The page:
Coming from a long line of Cree medicine women, Carrie Armstrong is strong in her relationship with traditional plants.
“The knowledge I have comes from my grandmother, elders and medicine people,” says Armstrong.
When she started her first teaching job at the Amiskwaciy Academy, Armstrong realized that it was both her honour and responsibility to share the nature-inspired teachings rooted in the plants of the Medicine Wheel. With experience in the beauty and cosmetic industry, Armstrong decided to open Mother Earth Essentials, a bath and body business.
The shop features handmade soap and soy candles, essential oils, lotions and body wash, hair care and spray mists.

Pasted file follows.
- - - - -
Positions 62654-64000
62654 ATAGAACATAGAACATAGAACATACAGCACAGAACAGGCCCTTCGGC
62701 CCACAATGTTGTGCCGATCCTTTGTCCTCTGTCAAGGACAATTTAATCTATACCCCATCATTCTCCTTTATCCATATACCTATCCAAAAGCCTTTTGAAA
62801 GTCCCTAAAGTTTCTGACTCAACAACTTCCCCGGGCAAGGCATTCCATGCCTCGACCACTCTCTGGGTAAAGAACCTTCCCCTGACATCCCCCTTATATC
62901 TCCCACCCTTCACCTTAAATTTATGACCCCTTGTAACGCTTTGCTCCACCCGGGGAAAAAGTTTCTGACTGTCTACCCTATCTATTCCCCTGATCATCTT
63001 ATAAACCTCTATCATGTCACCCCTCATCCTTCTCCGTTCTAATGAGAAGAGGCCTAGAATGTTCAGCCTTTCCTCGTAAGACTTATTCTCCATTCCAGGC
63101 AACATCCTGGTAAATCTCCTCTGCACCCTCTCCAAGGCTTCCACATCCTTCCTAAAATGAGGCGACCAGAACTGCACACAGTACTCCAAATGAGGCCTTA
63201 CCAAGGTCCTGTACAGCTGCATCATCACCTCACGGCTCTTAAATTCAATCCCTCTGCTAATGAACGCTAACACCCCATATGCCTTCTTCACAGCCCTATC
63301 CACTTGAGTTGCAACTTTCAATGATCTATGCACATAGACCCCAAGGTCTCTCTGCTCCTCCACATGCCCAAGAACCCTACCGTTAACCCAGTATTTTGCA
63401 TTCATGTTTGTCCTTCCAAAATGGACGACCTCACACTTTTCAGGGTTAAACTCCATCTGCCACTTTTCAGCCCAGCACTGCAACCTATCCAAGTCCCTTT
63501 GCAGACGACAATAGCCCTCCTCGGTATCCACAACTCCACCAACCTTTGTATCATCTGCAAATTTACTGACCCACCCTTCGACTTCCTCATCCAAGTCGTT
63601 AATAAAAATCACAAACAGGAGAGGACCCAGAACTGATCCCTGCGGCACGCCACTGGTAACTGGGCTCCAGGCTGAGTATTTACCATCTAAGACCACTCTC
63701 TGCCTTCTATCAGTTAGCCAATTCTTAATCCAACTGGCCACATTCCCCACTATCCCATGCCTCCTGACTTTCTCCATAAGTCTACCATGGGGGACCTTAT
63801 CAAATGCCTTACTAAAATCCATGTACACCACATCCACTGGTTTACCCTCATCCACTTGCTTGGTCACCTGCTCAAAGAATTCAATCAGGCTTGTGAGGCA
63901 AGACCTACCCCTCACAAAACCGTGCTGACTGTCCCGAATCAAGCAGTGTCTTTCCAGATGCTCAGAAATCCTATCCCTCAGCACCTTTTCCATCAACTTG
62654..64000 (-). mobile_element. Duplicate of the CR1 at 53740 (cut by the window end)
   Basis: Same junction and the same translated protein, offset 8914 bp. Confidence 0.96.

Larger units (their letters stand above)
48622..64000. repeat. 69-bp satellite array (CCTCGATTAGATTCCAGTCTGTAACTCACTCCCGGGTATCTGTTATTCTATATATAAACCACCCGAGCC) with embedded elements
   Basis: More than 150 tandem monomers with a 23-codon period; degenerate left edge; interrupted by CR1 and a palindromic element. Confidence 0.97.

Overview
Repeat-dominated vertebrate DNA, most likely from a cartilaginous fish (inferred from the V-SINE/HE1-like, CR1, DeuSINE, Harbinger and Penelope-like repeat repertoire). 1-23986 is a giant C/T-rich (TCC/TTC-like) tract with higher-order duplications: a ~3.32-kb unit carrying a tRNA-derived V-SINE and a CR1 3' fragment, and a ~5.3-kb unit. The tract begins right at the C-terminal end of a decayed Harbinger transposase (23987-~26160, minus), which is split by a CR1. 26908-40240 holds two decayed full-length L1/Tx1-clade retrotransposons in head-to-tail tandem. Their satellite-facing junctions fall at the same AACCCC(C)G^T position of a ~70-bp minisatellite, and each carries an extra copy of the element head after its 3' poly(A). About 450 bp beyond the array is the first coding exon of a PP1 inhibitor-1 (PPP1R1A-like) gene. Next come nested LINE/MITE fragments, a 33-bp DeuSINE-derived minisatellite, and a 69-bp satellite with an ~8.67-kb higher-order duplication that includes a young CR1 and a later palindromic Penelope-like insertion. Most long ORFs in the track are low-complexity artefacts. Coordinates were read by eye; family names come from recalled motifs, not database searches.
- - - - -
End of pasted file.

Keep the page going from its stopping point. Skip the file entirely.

For Armstrong, owning a business that connects to her identity means she has stories to tell and knowledge to share. Apart from producing natural products using indigenous plants like sweetgrass, tobacco and cedar, Armstrong also provides traditional plants workshops where she shares recipes and history of the Medicine Wheel.
“I try to make the workshops as soothing as possible. You’d brew your own blend of tea at the Traditional Tea Workshop,” says Armstrong. “Overall, it’s about letting you be familiar with plant knowledge and experience.”